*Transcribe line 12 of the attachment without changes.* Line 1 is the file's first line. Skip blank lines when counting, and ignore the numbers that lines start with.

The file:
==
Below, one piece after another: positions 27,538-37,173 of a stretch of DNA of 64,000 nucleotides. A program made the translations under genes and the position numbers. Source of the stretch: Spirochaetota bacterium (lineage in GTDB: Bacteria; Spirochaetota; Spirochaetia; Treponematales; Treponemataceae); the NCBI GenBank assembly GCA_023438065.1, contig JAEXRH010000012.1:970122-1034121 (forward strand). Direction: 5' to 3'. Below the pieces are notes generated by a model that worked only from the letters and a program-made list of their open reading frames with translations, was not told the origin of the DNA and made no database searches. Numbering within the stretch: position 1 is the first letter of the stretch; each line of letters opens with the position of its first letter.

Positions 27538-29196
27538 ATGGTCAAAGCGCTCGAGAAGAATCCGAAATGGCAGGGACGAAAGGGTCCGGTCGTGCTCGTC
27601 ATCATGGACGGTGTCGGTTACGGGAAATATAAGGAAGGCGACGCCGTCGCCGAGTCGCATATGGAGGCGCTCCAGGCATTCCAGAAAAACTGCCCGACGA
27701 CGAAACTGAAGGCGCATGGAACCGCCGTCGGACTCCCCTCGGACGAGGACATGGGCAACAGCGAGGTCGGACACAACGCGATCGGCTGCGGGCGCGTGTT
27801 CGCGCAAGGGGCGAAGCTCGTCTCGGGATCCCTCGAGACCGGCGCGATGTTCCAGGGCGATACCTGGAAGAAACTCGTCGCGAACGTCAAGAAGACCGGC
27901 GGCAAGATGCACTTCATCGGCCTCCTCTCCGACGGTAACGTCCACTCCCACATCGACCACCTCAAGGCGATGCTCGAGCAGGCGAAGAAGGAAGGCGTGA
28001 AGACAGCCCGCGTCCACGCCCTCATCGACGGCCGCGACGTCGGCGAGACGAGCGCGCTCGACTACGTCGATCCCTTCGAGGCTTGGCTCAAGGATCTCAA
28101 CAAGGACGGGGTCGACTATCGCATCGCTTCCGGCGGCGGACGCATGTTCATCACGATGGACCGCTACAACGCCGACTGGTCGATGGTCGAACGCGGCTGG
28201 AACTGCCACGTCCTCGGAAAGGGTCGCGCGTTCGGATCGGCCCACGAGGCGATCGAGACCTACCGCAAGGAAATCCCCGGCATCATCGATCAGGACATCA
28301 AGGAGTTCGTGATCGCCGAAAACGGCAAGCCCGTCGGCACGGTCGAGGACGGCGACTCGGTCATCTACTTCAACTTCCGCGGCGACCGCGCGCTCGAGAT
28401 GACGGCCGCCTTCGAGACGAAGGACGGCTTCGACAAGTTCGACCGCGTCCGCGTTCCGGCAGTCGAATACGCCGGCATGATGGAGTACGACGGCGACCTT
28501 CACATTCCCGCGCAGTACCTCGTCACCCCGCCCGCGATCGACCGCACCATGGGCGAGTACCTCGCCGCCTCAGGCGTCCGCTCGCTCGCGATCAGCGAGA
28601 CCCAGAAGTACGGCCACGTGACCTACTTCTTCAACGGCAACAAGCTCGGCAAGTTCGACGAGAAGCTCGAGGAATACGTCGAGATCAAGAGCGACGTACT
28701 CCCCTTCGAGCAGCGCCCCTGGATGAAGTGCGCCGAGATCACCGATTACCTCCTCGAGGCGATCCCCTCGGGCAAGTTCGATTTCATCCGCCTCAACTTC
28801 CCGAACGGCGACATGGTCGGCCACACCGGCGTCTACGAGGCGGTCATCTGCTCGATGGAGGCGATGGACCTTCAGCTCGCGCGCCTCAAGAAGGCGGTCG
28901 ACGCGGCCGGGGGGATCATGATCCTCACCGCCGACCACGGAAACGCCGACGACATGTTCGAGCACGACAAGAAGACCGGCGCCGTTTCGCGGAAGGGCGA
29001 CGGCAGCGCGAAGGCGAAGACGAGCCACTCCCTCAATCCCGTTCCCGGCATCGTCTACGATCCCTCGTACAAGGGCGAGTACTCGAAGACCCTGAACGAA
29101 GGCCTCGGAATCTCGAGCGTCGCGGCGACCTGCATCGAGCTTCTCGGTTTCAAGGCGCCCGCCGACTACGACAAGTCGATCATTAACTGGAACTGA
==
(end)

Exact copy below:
28401 GACGGCCGCCTTCGAGACGAAGGACGGCTTCGACAAGTTCGACCGCGTCCGCGTTCCGGCAGTCGAATACGCCGGCATGATGGAGTACGACGGCGACCTT